HEAD coach Gus Poyet took no consolation from the gutsy nature of Sunderland’s weekend defeat to Champions League chasing Everton.
His side could easily have won the game and were desperately unlucky to lose it through Wes Brown’s own goal, 15 minutes from time.
But, as Poyet pondered Sunderland’s fifth consecutive defeat, he sensed a deeper malaise than simple misfortune.
“If I met someone who had not seen Sunderland play at all this season, I would show him a video of this game and say that this is the story of our season,” he sighed.
“It’s the story of our season because of this: something always happens; and it usually seems to happen against us.
“If it’s not a red card, it’s an own goal, if it’s not an own goal, it’s a deflection.
“I’m not saying that as an excuse – I don’t believe in luck.
“But it is the way of football that when you are at the top things to go for you and at the bottom it seems to go against you.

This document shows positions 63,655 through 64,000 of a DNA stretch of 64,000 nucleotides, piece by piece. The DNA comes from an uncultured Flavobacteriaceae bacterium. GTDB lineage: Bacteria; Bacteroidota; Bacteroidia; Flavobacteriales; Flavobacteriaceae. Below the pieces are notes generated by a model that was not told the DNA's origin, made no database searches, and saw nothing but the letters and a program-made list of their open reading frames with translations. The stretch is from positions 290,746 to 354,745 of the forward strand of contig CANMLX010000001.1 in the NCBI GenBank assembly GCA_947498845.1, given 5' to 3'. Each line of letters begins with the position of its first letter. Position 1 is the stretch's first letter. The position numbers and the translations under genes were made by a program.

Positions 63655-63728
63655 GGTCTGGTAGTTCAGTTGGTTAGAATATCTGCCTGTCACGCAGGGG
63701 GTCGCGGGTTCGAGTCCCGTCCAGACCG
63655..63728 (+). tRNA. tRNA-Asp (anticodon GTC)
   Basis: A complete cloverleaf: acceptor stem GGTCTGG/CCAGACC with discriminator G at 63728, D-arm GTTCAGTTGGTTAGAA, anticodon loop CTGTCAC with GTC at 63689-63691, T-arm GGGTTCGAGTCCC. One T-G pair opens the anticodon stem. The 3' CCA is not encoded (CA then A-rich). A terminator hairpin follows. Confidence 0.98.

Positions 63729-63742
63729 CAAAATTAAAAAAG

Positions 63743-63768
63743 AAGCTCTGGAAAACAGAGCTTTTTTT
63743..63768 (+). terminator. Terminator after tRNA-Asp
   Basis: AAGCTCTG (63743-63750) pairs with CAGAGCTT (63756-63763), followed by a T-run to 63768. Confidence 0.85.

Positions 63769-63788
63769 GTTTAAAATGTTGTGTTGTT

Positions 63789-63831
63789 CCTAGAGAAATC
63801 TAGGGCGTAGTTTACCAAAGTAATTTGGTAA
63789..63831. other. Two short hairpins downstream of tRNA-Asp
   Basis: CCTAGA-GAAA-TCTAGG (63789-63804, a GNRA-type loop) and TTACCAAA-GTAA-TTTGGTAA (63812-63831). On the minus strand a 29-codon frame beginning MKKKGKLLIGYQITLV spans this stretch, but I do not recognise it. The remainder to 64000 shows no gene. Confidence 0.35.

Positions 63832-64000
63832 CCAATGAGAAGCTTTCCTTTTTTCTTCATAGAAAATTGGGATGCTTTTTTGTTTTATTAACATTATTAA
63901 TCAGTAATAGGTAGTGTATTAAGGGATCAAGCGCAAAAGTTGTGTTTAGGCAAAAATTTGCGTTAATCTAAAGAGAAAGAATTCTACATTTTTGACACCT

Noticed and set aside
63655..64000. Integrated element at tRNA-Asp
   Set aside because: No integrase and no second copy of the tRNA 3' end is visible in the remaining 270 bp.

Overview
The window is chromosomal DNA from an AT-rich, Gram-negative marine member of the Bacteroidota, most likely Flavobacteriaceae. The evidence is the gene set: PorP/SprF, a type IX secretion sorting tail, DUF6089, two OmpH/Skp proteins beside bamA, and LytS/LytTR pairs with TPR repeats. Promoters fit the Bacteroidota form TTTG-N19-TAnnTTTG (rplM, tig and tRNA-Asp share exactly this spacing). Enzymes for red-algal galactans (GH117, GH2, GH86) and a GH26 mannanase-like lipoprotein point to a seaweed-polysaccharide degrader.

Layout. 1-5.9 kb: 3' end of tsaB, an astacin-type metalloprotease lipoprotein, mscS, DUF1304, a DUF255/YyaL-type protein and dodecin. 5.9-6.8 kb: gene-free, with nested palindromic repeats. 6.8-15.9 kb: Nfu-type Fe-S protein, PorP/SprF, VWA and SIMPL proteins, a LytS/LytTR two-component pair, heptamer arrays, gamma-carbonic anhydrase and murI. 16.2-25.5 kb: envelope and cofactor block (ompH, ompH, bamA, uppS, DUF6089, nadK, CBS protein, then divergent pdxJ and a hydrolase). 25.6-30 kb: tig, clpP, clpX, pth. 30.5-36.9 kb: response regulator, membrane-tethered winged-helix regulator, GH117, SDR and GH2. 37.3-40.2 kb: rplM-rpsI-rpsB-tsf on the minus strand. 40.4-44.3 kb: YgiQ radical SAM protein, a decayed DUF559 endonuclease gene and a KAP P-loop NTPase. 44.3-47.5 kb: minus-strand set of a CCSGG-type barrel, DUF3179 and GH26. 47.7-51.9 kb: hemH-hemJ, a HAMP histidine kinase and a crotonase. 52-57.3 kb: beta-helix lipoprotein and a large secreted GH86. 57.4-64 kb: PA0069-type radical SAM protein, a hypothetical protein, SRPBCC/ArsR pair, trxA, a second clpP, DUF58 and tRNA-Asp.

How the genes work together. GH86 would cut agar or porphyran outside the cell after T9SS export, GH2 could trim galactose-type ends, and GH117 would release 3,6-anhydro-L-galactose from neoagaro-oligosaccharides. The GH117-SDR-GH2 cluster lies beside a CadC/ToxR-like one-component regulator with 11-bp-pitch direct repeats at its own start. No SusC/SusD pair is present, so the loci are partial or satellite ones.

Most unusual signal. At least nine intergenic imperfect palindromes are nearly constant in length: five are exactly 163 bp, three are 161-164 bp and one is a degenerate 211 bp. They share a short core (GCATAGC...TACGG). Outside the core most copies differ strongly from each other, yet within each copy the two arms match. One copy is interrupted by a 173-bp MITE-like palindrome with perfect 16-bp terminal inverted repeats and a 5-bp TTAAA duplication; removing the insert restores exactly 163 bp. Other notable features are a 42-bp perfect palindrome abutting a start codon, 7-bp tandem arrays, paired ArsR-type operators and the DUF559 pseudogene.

“Defeats hurt and this one hurts, because it doesn’t matter what we do, something always happens.
“So what’s going to go wrong on Wednesday against Manchester City or at the weekend against Chelsea?
“You tell me, because no matter how well we plan or prepare or train, there’s always something that seems to go wrong.”
Poyet was seeming to suggest that Sunderland’s squad is simply not good enough to sustain any sort of charge for the course of a full 90 minutes.
But Brown’s own goal aside, there was little to choose between the two sides and the game could easily have gone either way – something Poyet was prepared to acknowledge.
“We properly competed against one of the in-form teams in the division,” he said.
“We were very tight and we shared the game with Everton – passing, shooting, opportunities.
“That was good, but we lost the game and we are running out of games.
“We need to change that quickly, but our next two games are going to be difficult because of the quality of the opposition, so we’ll see
“Against Everton, we competed, we were very close to one of the top teams in the league, but it was not enough.”